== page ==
African Dictators’ Club Has Lost a Member

Posted on 06 February 2011 by admin

By Rosebell Kagumire*

KAMPALA, Feb 6 (TerraViva) – Most people in Uganda fall into one of two categories – those that fear the regime and those that fear life after the regime.

The first fearful group expects to be crushed because we have seen heavy military equipment in the streets of Kampala when the youth have come out to demonstrate in the past. Those who fear the life after can’t even start imagining who else could run the country.

Protesters in Egypt: the "Jasmine Revolution" in Tunisia has found swift echo in Egypt, Algeria, Jordan, Yemen, Sudan. Credit: Mohammed Omer/IPS

Protesters in Egypt: the "Jasmine Revolution" in Tunisia has found swift echo in Egypt, Algeria, Jordan, Yemen, Sudan. Credit: Mohammed Omer/IPS

The Tunisian revolution, entirely engineered from within, spread ripples through the Arab world. Africans have followed protests in Tunisia, Egypt, Algeria, Yemen and Sudan closely – in Uganda, where direct feeds from Al Jazeera and other international networks are available on local TV, many have watched in disbelief. They have seldom seen determined Africans standing up to a regime without the help of a gun.

Twitter and Facebook have been abuzz with warnings or wishes that the same could happen in Uganda. The first post I made when Ben Ali was ousted read, “The African club of dictators has lost a member and they will be doing some rethinking.”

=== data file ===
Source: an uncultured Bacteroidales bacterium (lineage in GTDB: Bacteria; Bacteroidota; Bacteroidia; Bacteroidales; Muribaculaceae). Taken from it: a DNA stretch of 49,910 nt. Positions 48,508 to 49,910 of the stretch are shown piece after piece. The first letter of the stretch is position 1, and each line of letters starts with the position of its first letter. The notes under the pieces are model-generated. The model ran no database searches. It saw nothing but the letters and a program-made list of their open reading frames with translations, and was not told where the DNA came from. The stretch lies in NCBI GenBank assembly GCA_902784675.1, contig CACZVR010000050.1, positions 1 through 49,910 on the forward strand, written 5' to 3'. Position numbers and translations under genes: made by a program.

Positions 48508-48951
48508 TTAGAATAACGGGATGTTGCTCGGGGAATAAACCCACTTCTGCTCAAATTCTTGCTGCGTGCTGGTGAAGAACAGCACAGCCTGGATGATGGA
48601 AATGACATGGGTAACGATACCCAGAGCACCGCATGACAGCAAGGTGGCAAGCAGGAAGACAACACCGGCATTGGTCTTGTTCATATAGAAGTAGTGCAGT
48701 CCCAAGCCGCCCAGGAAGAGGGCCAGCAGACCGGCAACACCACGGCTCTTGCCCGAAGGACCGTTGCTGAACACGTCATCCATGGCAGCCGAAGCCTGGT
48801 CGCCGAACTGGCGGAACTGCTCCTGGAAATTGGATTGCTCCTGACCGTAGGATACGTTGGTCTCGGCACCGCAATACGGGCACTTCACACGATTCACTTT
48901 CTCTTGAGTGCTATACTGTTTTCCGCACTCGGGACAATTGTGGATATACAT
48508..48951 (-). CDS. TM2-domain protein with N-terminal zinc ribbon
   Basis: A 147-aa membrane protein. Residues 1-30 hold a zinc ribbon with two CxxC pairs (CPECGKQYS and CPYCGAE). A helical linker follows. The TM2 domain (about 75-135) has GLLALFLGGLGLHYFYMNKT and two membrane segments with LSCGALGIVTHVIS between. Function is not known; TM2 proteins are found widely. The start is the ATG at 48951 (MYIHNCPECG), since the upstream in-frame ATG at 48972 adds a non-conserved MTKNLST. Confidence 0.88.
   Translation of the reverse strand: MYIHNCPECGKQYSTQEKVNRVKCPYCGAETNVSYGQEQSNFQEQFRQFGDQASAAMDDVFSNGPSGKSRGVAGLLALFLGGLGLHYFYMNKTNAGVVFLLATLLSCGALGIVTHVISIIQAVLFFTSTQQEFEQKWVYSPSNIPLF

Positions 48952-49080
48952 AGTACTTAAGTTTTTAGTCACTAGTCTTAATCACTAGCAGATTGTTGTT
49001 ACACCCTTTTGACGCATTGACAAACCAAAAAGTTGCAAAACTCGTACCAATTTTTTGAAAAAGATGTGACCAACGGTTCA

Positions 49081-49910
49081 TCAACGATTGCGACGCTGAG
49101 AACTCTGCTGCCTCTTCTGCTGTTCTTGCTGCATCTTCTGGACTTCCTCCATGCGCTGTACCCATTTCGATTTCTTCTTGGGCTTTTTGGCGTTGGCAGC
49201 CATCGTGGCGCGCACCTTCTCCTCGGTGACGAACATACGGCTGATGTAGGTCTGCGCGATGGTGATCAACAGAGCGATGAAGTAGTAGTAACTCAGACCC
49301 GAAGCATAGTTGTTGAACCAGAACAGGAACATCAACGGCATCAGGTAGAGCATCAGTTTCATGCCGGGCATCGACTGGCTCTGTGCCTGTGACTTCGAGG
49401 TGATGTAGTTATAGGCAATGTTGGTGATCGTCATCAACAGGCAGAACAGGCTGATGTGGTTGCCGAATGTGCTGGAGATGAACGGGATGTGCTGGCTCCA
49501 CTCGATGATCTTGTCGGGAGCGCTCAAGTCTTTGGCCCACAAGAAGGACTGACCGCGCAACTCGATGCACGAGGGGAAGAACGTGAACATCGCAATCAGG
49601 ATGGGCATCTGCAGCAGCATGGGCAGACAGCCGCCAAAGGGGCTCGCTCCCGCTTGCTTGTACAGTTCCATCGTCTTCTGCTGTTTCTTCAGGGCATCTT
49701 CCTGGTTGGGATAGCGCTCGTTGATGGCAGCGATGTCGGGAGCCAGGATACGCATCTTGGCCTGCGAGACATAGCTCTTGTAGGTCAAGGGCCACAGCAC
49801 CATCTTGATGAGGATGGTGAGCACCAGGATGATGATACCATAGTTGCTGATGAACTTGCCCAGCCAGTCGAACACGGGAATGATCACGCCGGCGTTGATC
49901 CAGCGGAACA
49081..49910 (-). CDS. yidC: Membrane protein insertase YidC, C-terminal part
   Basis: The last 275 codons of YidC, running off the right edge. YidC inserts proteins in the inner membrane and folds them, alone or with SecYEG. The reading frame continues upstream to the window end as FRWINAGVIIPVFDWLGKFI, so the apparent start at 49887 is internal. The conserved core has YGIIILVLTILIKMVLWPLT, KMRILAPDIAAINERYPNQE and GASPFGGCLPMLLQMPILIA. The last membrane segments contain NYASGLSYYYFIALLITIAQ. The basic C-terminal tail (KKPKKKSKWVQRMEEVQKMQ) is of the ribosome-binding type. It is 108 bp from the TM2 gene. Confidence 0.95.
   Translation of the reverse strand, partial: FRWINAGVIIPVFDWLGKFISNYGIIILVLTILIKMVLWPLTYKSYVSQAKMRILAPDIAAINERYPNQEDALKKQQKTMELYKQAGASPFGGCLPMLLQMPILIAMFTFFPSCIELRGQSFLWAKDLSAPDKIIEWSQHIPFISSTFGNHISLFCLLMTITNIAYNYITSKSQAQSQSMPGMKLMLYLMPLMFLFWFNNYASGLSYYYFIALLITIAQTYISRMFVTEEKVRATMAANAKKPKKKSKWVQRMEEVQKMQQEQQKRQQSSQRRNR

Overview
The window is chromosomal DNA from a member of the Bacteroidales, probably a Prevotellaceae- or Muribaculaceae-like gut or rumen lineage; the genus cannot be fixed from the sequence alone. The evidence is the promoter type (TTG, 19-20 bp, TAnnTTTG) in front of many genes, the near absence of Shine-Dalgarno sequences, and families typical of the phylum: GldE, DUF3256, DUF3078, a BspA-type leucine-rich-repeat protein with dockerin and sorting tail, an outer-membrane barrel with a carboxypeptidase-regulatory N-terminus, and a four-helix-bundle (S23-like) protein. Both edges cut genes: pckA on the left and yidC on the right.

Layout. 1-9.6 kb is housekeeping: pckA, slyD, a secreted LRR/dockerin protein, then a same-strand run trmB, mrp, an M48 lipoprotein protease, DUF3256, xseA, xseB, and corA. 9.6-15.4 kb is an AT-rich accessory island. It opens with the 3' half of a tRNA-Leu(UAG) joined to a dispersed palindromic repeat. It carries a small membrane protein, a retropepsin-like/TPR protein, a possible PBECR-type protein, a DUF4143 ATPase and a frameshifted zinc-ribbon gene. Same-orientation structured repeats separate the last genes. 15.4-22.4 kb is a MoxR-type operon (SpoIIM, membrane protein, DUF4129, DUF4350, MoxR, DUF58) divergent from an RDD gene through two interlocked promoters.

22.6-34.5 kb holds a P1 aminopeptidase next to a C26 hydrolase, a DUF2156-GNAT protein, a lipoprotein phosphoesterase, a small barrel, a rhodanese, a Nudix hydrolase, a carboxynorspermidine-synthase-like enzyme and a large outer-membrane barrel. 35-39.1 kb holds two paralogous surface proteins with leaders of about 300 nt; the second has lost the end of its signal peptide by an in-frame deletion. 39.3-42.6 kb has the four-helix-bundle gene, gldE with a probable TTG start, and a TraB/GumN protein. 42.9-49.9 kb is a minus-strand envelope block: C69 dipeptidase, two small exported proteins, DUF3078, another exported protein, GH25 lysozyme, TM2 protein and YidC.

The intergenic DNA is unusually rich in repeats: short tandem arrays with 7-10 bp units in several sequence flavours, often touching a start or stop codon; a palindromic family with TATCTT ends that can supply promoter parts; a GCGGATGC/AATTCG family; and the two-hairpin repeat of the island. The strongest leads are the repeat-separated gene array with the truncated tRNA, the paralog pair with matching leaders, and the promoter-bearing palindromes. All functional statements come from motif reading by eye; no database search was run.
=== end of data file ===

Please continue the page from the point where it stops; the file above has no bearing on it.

Maybe I should have been more specific: so far only Sudan’s Omar al-Bashir, Egypt’s Hosni Mubarak, Algeria’s Abdelaziz Bouteflika and to some extent, Africa’s self-styled King of Kings, Muammar Gaddafi, are feeling the tremors.

Recipe for uprising

The protests in North Africa have been largely around unemployment, corruption, poor living conditions and the curtailing of freedoms.

Almost two-thirds of Egypt’s population has been born since President Hosni Mubarak came to power. Unemployment across North Africa has remained high while their leaders live like royalty. Corruption has been so rampant that the middle class in these countries can see no reason why they pay taxes. The living conditions in these countries for the pooris terrible. Only one percent of rural people in Tunisia have access to clean water and unemployment was at 14.2 percent as of 2009.

Compare the situation to Uganda you will find a lot of similarities.

About 77 percent of Uganda’s population is youth. A 2008 World Bank report, shows Uganda has the highest youth unemployment rate and the youngest population in the world. The African Development Indicators report for 2008/2009, reported 83 percent of youth are out of work.